How Do You Guys Align a Microphone Signal to a DI one?

I do this manually, but was wondering if there was an easier way to achieve the same results via the delay parameter (?) found in the Track Inspector. Is there a way to calculate the exact sample value I need to enter in order to align my microphone signal to a direct signal? Also, is it possible to enter sample values rather than millisecond values in this box?


The delay in the microphone signal is caused by the distance the sound has to cover between the speaker and the mic, so no you can’t let Cubase calculate that as it can’t know where you put the mic.
If you measure the distance between the 2 you can calculate the delay using the speed of sound. In practice it’s probably easier to record something with a sharp attack so you can easily align the two visually.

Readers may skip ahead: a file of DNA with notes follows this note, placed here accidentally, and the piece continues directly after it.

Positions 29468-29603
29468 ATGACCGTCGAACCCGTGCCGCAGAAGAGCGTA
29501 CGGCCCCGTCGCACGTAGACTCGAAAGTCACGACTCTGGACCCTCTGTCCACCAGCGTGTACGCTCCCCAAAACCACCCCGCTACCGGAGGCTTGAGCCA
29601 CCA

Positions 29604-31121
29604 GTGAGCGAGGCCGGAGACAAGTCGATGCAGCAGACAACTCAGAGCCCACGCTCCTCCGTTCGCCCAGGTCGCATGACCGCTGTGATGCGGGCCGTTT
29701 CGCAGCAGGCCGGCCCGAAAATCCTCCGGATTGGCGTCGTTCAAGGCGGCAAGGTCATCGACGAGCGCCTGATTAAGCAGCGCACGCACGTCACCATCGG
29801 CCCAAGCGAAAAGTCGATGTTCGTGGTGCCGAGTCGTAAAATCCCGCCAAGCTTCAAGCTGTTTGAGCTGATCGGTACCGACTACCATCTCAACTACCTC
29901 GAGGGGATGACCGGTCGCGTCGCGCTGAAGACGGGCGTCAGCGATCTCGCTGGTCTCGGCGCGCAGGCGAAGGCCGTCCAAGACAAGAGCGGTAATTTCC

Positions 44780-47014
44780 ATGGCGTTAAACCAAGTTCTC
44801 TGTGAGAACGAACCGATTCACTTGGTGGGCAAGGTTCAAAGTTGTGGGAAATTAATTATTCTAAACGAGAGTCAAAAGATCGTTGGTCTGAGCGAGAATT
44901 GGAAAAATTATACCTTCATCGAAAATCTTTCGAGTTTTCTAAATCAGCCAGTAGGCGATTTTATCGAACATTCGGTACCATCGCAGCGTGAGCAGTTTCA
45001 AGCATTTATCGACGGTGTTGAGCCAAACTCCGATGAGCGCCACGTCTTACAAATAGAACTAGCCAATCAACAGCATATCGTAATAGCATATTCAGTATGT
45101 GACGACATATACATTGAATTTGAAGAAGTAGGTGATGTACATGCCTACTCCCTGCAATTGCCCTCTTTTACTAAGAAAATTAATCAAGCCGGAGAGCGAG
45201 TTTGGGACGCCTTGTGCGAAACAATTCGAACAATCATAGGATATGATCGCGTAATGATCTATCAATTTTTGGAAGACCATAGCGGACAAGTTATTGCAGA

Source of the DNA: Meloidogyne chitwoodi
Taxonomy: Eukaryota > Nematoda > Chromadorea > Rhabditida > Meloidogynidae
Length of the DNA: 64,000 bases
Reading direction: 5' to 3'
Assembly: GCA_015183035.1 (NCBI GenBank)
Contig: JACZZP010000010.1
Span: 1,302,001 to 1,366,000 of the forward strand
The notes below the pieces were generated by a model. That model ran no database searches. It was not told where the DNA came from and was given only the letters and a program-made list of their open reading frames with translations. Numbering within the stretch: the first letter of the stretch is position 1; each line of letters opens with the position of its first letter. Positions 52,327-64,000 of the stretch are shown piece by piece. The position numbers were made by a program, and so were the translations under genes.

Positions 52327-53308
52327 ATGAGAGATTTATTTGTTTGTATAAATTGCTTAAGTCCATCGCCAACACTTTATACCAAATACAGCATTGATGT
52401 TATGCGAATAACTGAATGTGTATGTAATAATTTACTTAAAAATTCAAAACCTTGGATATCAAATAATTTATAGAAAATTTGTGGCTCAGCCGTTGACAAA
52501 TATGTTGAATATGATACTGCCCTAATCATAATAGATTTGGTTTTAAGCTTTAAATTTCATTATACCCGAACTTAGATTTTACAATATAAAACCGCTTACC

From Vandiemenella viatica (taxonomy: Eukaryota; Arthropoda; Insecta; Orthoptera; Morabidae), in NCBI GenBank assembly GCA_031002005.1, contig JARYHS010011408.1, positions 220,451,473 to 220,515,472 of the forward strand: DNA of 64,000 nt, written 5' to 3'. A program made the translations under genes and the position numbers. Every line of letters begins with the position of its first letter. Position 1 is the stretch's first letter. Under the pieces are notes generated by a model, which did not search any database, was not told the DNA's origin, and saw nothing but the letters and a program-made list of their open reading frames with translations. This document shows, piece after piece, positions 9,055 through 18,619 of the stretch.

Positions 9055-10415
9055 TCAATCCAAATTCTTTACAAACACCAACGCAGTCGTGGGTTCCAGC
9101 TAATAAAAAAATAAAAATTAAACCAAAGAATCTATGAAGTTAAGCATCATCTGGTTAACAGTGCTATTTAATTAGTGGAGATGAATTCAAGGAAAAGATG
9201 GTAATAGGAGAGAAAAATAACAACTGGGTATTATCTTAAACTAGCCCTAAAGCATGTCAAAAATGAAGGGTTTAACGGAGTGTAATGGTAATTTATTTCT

back some years ago I needed to put the output of my soundcard to the input, record a signal through this round robin and determine the latency of the recorded audio to adjust the time. This is a kind of guessing scenario though…
I have also noticed that when, in cubase, routing audio internally from one track to another for recording purposes, (via a “no output -output” that the recording is not spot on like the first track, hence having me to trim the recording again to fit into place - another guessing scenario
I would like cubase to automatically adjust the latency for these internal doings.